Presented by Wolf Trap, an amalgamation of film and live music takes over the scenic, open-air Filene Center, exposing the eyes and ears of thousands of attendees to a memorably magical evening. During Tan Dun: Martial Arts Trilogy, Academy Award–winning composer Tan Dun conducts the National Symphony Orchestra through a series of three concertos and coordinated cheerleading routines based on the films Crouching Tiger, Hidden Dragon, The Banquet, and Hero. Tan Dun, the original composer of each film's soundtrack, isolates one instrument in each concerto to represent the voice of a main female character. Located in America’s Park for the Performing Arts, the outdoor amphitheater grants audience members views of the musical performance, supplemental film clips, and face-painted superfans singing along in unison to rousing cello solos.
The young Italian tenor trio Il Volo impresses audiences with pitch-leaping vocal performances rich in three-part harmonies. Performing renditions of classic Italian songs as well as material penned by contemporary songwriters, the teenage opera singers showcase budding international appeal and the promise of a bright future that consists of crooning crowds and autographing customs slips at airports. Opening act Ethan Bortnick, a 10-year-old piano prodigy known as the youngest entertainer to headline his own concert tour and attempt to purchase a monster truck, starts out the night with original piano compositions as well as recognizable classics.
Last year on Broadway, The Normal Heart won three Tony Awards for its honest, moving revival of playwright Larry Kramer's 1985 onstage wake-up call that alerted America to the urgency of the AIDS epidemic. Even with more than 25 years of history padded onto its premiere, the production still "blasts you like an open, overstoked furnace," the New York Times declares, aided by performances from The Good Wife's Patrick Breen, Brothers and Sisters' Luke MacFarlane, and thirtysomething's Patricia Wettig. The human consequences of the crisis unfold onstage as a doctor seeks answers for the growing number of sick gay men on her patients' list; a writer looks to warn the community about the epidemic; and a mayor's aide aims to deflect the political consequences of the disease. George C. Wolfe, a two-time Tony Award winner for Angels in America and Bring in da Noise, directs the drama, brewing up a stirring performance that shouts of anger, love, and hope.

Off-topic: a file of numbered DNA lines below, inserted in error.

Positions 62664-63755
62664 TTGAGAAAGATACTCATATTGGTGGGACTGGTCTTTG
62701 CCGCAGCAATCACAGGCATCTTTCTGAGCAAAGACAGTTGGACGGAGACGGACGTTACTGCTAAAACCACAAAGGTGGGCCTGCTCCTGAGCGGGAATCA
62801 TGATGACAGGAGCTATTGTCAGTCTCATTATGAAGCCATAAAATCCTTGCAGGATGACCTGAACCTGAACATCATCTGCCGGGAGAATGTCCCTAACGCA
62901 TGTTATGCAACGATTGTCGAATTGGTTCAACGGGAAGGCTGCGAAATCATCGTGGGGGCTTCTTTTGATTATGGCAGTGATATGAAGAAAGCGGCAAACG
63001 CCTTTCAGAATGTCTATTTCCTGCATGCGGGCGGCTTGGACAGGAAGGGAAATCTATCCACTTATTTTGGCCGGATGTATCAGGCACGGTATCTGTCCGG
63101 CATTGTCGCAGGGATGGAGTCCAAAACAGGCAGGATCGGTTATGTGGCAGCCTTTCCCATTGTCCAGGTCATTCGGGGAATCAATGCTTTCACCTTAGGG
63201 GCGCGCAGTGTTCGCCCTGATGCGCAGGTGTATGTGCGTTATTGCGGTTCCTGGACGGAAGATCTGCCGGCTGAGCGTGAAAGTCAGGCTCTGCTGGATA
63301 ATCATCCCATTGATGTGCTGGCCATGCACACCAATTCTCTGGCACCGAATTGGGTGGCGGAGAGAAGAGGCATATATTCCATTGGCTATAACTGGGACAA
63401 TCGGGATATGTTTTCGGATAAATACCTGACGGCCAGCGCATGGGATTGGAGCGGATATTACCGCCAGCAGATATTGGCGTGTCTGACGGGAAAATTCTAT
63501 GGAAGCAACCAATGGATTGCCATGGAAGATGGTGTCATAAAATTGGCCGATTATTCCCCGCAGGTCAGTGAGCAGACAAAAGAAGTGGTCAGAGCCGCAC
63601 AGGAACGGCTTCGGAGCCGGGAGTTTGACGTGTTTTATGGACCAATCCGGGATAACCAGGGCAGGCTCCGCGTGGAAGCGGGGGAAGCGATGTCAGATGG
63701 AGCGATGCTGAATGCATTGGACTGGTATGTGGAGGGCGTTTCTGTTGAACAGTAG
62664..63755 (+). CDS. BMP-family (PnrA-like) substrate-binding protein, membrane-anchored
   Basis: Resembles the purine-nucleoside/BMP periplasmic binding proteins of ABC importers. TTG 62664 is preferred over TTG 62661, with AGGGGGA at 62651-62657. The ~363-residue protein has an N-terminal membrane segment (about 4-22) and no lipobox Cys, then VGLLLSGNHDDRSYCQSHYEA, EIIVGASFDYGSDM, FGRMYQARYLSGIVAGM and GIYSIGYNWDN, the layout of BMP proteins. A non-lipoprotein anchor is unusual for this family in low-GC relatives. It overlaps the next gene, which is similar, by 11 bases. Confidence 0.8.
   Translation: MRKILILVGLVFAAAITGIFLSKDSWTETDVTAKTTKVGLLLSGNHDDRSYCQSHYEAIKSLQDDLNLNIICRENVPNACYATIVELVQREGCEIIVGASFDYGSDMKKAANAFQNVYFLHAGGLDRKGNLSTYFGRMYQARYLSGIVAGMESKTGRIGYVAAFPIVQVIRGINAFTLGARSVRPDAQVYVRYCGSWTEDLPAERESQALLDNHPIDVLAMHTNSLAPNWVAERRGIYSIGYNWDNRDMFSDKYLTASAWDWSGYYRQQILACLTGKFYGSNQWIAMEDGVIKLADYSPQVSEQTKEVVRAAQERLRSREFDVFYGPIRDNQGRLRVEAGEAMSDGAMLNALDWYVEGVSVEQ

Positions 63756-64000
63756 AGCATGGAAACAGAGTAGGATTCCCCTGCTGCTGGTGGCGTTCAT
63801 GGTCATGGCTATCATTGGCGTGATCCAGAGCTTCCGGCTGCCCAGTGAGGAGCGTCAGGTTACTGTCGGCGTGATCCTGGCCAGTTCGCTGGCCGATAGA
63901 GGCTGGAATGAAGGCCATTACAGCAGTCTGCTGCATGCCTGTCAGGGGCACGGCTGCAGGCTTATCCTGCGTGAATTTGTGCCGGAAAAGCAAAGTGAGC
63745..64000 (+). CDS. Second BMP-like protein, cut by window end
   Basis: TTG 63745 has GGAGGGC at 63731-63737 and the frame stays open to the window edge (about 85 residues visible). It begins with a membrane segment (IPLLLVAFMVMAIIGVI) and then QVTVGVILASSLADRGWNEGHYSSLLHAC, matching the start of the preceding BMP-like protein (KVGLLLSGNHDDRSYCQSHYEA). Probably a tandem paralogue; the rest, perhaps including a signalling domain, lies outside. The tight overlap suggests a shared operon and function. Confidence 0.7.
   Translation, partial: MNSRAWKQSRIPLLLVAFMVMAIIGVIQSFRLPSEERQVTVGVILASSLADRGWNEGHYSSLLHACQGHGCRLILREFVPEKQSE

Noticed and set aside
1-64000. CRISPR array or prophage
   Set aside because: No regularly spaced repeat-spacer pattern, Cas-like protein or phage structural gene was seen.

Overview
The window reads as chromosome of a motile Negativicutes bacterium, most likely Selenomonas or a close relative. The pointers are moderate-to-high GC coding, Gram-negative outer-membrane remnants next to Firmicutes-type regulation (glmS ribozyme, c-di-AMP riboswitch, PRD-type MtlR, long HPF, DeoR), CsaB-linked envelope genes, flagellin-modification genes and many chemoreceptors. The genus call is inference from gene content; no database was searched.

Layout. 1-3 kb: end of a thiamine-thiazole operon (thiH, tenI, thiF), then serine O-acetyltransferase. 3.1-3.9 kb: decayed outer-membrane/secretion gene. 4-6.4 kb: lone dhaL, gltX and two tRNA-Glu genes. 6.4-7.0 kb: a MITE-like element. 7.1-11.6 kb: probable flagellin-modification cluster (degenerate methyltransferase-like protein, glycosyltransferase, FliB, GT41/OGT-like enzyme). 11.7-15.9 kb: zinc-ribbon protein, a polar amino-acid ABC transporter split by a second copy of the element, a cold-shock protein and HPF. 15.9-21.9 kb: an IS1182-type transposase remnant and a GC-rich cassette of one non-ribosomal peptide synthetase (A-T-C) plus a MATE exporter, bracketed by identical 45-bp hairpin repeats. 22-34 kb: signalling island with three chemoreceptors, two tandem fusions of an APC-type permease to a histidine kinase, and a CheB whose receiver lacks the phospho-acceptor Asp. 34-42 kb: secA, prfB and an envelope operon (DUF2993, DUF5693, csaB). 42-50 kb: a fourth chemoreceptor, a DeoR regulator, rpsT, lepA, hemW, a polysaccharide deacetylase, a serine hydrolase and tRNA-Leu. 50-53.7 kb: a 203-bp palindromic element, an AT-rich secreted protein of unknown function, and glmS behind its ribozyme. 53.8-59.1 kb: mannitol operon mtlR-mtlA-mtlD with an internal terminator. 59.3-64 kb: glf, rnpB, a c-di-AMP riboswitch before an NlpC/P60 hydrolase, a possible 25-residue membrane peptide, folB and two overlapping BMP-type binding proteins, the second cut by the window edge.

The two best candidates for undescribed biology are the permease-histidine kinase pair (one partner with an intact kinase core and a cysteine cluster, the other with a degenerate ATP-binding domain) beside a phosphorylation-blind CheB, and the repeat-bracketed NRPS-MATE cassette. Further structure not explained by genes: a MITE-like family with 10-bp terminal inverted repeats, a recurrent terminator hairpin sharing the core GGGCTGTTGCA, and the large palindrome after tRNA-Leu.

David Cale, a writer of songs, monologues, plays, and musicals, premieres his newest play at the Studio Theatre, building upon an already impressive resumé as an Obie Award winner, contributor to National Public Radio's This American Life, and performer alongside Bette Midler. The world premiere of his current one-man show, The History of Kisses, follows a writer who isolates himself in an oceanfront motel as inspiration to complete a steamy collection of seaside romance stories, but whose work is interrupted by the trysts of his motel-mates and a constant stream of texts from teenage lobsters.
Dance Place first leapt onto the scene more than three decades ago as an educational and performing arts company that toured local schools. In the years since, it has grown into a multi-faceted operation and source of both entertainment and instruction.
Every weekend, Dance Place dazzles crowds with performances in modern dance, African Dance, performance art, and spoken word. Rather than hiring a sketch artist to doodle each dance step into a flipbook, spectators can learn the moves they see on stage by enrolling in one of Dance Place's programs, or by dropping into an adult or children's class. Dance Place has remained true to its roots through its continued support of local schools, and to this day organizes family-friendly performances, workshops, and school assemblies.